quinta-feira, 26 de janeiro de 2012
This impressive house has been designed by Petra Gipp Arkitektur and Katarina Lundeberg, and is placed on a cliff which is located on an island near Stockholm, Sweden, overlooking the bay from high up.
At the clients requirements the architects have created the dwelling as an interplay with the experience of the environment, providing both the felling of privacy and transparency. The concept idea was to create a strong connection between the house and the cliff, an unique combination creating a whole. The structure of the house is composed of two volumes, each of them with a different purpose, the first providing sleeping space and great connection with the exterior, while the other one features a great living room and a kitchen, the place where that emphasize the public aspects of dwelling. The interior design displays a simple yet modern approach, using an aesthetic based on abstraction and functionality, with simple lines and a clean aspect.
The large floor to wall windows provide enough light for the interior space and forms an internal light between the two volumes creating a conceptual cut between the closed space that turns inwards, and the generously open volume. The materials used for the both the interior and the exterior design were carefully chosen to emphasize the architectonic structure.
Commemorating the 25th anniversary of the birth of the photogenic dog Fay Ray, William Wegman’s wily weimaraner that could assume nearly any position, New York’s Senior & Shopmaker Gallery is exhibiting a survey show of vintage 20 x 24 Polaroid prints from the celebrated canine’s primary period of creative modeling. Caught in a variety of comical poses, the talented Fay Ray becomes an elephant, lion, dog walker, doll, and a hypnotist’s muse on the artist’s conceptual commands.
“Fay loved to show off her ability to hold difficult positions,” states Wegman in the gallery’s online catalogue. “If the pose was too easy for her, she got bored. She required a challenge to keep her intensity. You could see it in her eyes.”
Adoro de Paixão este trabalho! Quem me conhece sabe porque! :) Vejo o meu Mateus em cada pose!
quarta-feira, 25 de janeiro de 2012
Whoever wanders around Saigon, a chaotic city with the highest density of population in the world, can easily find flower-pots crampped and displayed here and there all around the streets. This interesting custom has formed the amused character of Saigon over a long period of time and Saigonese love their life with a large variety of tropical plants and flowers in their balconies, courtyards and streets.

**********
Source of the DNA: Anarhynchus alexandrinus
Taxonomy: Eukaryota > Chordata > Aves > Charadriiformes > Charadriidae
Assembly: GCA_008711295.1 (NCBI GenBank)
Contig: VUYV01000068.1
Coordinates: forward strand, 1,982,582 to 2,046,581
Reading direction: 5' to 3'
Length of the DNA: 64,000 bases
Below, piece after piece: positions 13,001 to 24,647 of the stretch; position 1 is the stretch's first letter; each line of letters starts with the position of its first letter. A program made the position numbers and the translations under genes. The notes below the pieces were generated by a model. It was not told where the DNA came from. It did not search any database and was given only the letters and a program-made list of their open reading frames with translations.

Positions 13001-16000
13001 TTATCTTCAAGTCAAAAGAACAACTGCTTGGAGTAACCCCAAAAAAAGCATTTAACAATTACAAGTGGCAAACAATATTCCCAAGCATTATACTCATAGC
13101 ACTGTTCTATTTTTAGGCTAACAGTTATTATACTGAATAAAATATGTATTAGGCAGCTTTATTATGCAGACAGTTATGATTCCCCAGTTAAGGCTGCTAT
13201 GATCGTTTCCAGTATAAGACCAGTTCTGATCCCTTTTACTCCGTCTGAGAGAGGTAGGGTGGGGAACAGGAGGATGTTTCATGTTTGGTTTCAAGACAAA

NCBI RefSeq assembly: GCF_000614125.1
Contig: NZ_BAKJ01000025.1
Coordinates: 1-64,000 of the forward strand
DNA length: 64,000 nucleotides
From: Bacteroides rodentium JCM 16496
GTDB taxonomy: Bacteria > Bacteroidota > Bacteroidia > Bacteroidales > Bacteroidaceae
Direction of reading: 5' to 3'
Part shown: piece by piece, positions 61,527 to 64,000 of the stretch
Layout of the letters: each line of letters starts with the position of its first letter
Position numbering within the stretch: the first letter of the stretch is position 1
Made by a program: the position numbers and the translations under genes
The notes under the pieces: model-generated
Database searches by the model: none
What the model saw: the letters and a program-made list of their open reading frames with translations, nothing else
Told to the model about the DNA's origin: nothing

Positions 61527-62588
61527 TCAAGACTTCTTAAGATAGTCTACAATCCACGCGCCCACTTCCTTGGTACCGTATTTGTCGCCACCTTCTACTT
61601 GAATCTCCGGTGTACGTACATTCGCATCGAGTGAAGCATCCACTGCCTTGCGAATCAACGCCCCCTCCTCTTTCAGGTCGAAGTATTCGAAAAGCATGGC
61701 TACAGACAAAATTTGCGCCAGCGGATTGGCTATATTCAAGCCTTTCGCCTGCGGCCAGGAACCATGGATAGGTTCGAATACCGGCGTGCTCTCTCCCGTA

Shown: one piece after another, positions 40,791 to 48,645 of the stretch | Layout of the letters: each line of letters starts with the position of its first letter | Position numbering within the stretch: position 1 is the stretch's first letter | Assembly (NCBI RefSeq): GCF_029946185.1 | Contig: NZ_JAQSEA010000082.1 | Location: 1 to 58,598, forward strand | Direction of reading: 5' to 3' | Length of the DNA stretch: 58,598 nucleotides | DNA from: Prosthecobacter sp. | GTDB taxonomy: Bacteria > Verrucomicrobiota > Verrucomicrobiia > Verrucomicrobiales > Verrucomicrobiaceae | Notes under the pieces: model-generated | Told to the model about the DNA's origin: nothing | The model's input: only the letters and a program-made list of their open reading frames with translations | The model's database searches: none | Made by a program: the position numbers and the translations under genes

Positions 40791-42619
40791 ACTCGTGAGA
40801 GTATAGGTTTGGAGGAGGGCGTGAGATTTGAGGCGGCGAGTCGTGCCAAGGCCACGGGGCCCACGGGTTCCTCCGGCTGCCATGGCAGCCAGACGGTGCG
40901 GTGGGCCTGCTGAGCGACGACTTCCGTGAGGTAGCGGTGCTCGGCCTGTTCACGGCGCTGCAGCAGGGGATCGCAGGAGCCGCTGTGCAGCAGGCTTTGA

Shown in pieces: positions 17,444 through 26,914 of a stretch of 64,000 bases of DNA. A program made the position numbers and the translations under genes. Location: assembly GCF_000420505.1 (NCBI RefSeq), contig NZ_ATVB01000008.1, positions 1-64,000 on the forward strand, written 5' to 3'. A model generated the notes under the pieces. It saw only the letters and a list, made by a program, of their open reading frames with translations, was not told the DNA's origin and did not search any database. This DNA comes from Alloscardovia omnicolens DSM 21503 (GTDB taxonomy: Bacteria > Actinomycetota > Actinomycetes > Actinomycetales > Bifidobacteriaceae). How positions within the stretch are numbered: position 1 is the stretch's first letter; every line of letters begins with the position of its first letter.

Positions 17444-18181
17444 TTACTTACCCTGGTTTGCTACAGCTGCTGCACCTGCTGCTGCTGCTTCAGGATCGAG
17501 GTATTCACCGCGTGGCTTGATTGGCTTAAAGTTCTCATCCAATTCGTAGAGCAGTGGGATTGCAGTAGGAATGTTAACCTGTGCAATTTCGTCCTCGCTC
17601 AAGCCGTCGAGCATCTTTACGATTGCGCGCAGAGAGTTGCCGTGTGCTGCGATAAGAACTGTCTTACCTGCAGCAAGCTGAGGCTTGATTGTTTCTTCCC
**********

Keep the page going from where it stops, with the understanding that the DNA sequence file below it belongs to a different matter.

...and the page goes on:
The house, designed for a thirty-years-old couple and their mother, is a typical tube house constructed on the plot 4m wide and 20m deep. The front and back façades are entirely composed of layers of concrete planters cantilevered from two side walls.
The distance between the planters and the height of the planters are adjusted according to the height of the plants, which varies from 25 cm to 40 cm. To water plants and for easy maintenance, we use the automatic irrigation pipes inside the planters. We named this tropical, unique and green house “Stacking Green” because its façades filled with vigorous and vital greenery.
The house structure is a RC frame structure widely used in Vietnam. The partition walls are very few in order to keep interior fluency and view of green façades from every point of the house. During the day we get the varying light with the time of day trimmed by the top-light in the center. In the morning and the afternoon, the sunlight enters through the amount of leafs on both façades, creating beautiful shadow effects on the granite walls, which are composed of strictly stacked 2cm stones.
The green façade and roof top garden protect its inhabitants from the direct sunlight, street noise and pollution. Furthermore, natural ventilation through the façades and 2 top-lights allow this house to save a big energy in a harsh climate in Saigon. Concerning these ecological approaches, we referred a lot to the bioclimatic principles of traditional Vietnamese courtyard house.
In this chaotic city, we defined the full variety of surrounding greenery as a context of Saigon and applied to the main concept of this house. Although the Saigon townscape is getting uniformed and boring under the influence of the furious urban sprawl of recent years, we intended this house to inspire people to re-define and re-increase the greenery as the character of this city. “Stacking Green” is just one small house, but it is generated from the context of Saigon. We hope that “Stacking Green” makes Saigon become more distinguished and fascinating with much more tropical greenery in the future.
Architects: Vo Trong Nghia, Daisuke Sanuki, Shunri Nishizawa (Vo Trong Nghia Co., ltd.)
Location: Saigon, Vietnam
Photographers: Hiroyuki Oki
terça-feira, 24 de janeiro de 2012
Vogue Germany February 2012
Photographed by Gred Kadel
One of the best editorials I have seen thus far. Every shot by Greg Kadel is to die for..I can't imagine anyone else shooting this better & working with the beautiful Julia. Everything about this ed is magical. The quality, styling, 60s rendition, & her delicate fingers. Just...magical.
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